Microsoft and Amazon pledged to control costs for cloud customers during quarterly earnings calls last week, acknowledging the financial and operation strains inflation and rising interest rates have put on their customers.
The economy may be causing problems for businesses. But, it may have benefits too, as competition for market share keeps cloud providers from allowing prices for IaaS and PaaS to get out of hand.
“Vendors are reducing their cost structure because they know that they are about to get into a massive war, both against each other and against all of the other financial decisions that large enterprises have to make,” said Hyoun Park, chief analyst at Amalgam Insights, a technology research firm.
The economics of cloud computing just got a lot more interesting.
As markets braced for the second consecutive quarter of GDP contraction and absorbed a 75 basis-point interest rate bump by the Fed, the big three US cloud service providers came through with quarterly gains.
Microsoft’s Azure, ranked second with a 24% market share, posted quarterly revenue of more than $25 billion for its cloud division, and Alphabet’s Google Cloud, which has 8% of the cloud market, yielded $6.3 billion in revenue.
Cloud business boomed during the pandemic, driving revenues for the industry’s three biggest players, said Glenn O’Donnell, VP research director at the research and advisory firm Forrester.
Fueled by companies reluctant to greenlight large capital expenditures and eager to reap technology efficiency benefits in an uncertain economy, the boom should continue into 2023, with cloud spend growing at a rate of 20%, according to Gartner’s latest projections.
Cloud providers, Park said, will profit as companies redirect spending from large-scale on-premises technology builds to cloud.
“The cloud vendors are going to be almost like wartime vendors over the next year,” Park said.
The cost of cloud
Cloud is not a cheap solution. IaaS and PaaS expenses have increased almost 50% per year globally since 2019, according to an Amalgam Insights report, co-authored by Park. Companies have raced to add capabilities, and vendors have acceded with new features.
Companies have traditionally benchmarked IT spend at 3% of revenue and planned for, at most, 5% overall increase in tech spending each year, Park said. So an increase of 50% annually is significant.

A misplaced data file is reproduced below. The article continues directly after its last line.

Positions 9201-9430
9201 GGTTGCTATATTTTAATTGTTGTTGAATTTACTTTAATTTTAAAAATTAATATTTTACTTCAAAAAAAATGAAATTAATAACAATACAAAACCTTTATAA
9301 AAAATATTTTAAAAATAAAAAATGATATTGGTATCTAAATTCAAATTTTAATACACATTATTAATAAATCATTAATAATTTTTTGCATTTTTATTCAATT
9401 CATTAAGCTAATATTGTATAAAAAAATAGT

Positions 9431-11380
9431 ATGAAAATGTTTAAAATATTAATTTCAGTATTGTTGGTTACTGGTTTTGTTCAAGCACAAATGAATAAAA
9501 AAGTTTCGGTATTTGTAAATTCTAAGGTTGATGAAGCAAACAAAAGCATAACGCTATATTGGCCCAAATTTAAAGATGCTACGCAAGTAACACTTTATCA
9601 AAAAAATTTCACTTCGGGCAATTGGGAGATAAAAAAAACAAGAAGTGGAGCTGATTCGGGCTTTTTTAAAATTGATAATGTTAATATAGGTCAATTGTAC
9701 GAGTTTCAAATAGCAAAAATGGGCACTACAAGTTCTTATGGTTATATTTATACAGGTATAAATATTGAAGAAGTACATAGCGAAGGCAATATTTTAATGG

“If you have this one area of IT that is growing far out of scale, it sticks out like a sore thumb,” said Park. “It basically messes up the assumption that your average line-of-business manager has about technology.”
Amazon’s commitment to help AWS customers get more value out of cloud investments, and Microsoft decision to extend the life of its cloud servers by two years in order to save $3.7 billion in the next fiscal year, reflect their understanding of underlying macroeconomic and inflationary pressures, according to Sid Nag, Gartner VP analyst.
“It allows them to reduce CapEx and continues to preserve operating margins without having to raise prices,” Nag said.
Downstream effects of cost controls
If Microsoft can pass infrastructure savings on to its customers and Amazon and Google Cloud feel pressured to follow suit, it will help offset some but not all cloud costs.
“It’s difficult to translate specific server purchases to the cost of many cloud services,” Park said.
Legacy storage should be significantly cheaper, according to Park. But many of the more exotic and appealing cloud features — the ones that require more compute power and high-level processing — won’t come down in price.
“The fancy fun new stuff is probably not going to see significant price decreases,” Park said, referring to machine learning, robotic process automation and “other capabilities that are seen as necessary for digital transformation.”
There are also concerns about how the capacity of the country’s second-largest cloud service provider, Microsoft, will hold up over six years.
“Two years is a lot,” O’Donnell said. “Just think of your PC. If you've got a PC that's three years old, it's starting to show signs of old age. If you go from three years to five years, the PC is almost a boat anchor at that point.”
Microsoft CFO Amy Hood cited “investments in our software that increased efficiencies in how we operate our server and network equipment as well as advances in technology” as reasons for the decision, during a June 30 earnings call.
“We continue to invest in our cloud infrastructure to support the growing demand for our differentiated cloud offerings,” Microsoft stated in an email in response to a request for comment.